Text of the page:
More than 6000 archaeological artefacts have returned during the past three years through confiscations carried out by the concerned bodies (the police, the customs, the governorate, the municipalities and other public bodies) in Damascus, Tartus, Palmyra, Homs, Hama, Deir ez-Zor.[55]


These objects may turn up at public auction, museums or they may be sold to some private collector. More recently, the traffic of stolen artefacts has found a new way into some websites, such as eBay, where negotiations are faster, and where it is easier to lose the traces of the objects. In July 2013, for example, a Palmyrene bas-relief dated to the I-II century AD known as the Young patrician cloaked (Fig. 27) was found in Turin (Italy).[56] This sculpture has been analysed by DGAM experts and Italian Carabinieri and they agreed it is an original piece coming from the ancient city of Zenobia in Syria.


Figure 27. Palmyrene bas-relief Young Patrician Cloaked. Photo published online by APSA at



According to the DGAM and Interpol, during the 2013 artefacts from Palmyra and other sites have also been smuggled into Lebanon.[57] In 2012, thirty mosaics stolen from the site of Apamea appeared in the list of stolen goods compiled by Interpol that functions to facilitate the recognition of stolen objects making it more difficult to marketing on the black market.[58] More recently, in April 2014, the DGAM and the Syrian INTERPOL, in cooperation with UNESCO, have succeeded in withdrawing a rare Syrian artefact from sale at Bonhams in London, a privately owned British auction house and one of the world's oldest and largest auctioneers of fine art and antiques (Fig. 28).[59]


Figure 28. Stele of the Assyrian king Adad-Nerari III. The upper part is at the British Museum while the lower part was in sell in London. Photo published online by the DGAM at



The artefact on auction, estimated from 600,000 to 800,000, consists of the lower part of a basalt stele, representing the upper body of a royal person with some cuneiform inscription on the side and front parts. German archaeologist Prof Hartmut Khne who worked at the site of Tell Sheikh Hamad (Dur-Katlimmu) in Syria since 1975, argued that the artefact in auction would correspond with the upper part of a royal stele dedicated to King Adad-Nerari III of Assyria (c. 805-797 B.C.) the Iraqi scientist Hormuzd Rassam found in 1879 at the site and now at the British Museum. Bonhams, however, argued that the piece in questions was sold by a private collector in Geneva and was given as a gift from father to son in the 1960s, and later consigned to the auction house.[60] Since archaeologists Rassam and Khne failed to find the lower section during their excavations, it is argued that the upper part was taken out of Syria illegally by means of illegal excavation and smuggling, probably even before the beginning of the Syrian conflict.[61]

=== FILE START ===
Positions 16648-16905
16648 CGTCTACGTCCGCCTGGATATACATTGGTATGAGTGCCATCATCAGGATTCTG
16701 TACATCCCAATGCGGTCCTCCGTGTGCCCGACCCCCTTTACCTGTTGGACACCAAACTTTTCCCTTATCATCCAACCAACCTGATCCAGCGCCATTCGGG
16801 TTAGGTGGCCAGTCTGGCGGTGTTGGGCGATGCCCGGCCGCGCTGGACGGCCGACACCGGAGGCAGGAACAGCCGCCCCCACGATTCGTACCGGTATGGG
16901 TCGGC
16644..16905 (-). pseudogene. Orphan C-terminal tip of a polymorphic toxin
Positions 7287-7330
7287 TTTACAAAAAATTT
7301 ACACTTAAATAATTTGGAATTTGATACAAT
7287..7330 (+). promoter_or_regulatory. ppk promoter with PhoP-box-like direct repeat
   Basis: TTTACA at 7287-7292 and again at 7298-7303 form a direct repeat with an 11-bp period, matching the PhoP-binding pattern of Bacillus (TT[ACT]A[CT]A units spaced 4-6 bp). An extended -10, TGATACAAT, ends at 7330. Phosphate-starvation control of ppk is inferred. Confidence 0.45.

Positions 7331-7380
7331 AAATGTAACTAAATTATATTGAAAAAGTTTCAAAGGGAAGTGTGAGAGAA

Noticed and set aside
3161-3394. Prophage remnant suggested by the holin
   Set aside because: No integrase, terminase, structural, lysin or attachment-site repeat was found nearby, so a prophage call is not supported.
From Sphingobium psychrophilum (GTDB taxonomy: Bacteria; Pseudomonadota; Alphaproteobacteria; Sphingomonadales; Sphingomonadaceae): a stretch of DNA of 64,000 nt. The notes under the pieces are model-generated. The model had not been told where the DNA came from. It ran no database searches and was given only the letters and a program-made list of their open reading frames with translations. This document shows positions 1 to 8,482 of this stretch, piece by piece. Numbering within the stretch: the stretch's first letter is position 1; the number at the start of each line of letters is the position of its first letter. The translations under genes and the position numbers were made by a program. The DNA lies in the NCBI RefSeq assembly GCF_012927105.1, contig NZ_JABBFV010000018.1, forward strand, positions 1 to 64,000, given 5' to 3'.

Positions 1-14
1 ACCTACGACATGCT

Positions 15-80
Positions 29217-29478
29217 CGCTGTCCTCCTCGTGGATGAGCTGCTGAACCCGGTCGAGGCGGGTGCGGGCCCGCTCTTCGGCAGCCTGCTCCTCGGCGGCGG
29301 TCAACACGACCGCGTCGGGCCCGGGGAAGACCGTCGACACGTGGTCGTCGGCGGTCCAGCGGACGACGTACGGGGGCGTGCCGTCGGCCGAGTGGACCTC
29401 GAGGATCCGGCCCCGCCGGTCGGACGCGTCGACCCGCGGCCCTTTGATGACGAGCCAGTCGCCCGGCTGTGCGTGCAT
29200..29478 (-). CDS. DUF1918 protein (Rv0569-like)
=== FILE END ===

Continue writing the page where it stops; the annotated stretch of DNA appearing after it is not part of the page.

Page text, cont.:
At the beginning of 2014, 334 Syrian artefacts were smuggled to Mardin (Turkey) (Fig. 29). The objects, dated to the Sumerian and Assyrian periods, include cylindrical seals, stone-house-hole necklace beads, beads, bracelet and pendant fragments, cuneiform inscription, decorated ceramics, metal rings, seal cap and stamp seals.[62]



Figure 29. Syrian stolen objects found in Mardin (Turkey). Photo published online by APSA at



An investigative report by the German broadcaster Das Erste documented evidence that antiquities looted by terrorist groups were being sold through German auction houses. The report revealed how Syrian conflict antiquities were smuggled as handicrafts, laundered with obscuring or outright false documentation, and then sold on the open market.[63] On an article published in Cultural Heritage Lawyer on the 6th of October 2014, Rick St. Hilaire analysing the imports of art, collections and collectors' pieces in the USA from Egypt, Iraq, Lebanon, Syria, and Turkey has noticed a remarkable increment between 2011 and 2013.[64] He argued that: The Total American imports of  HTS 97[65] goods from the five countries rapidly escalated from $51.1 million in 2011 to $95.2 million in 2013, an astonishing 86% rise[66] (see Tab. 1).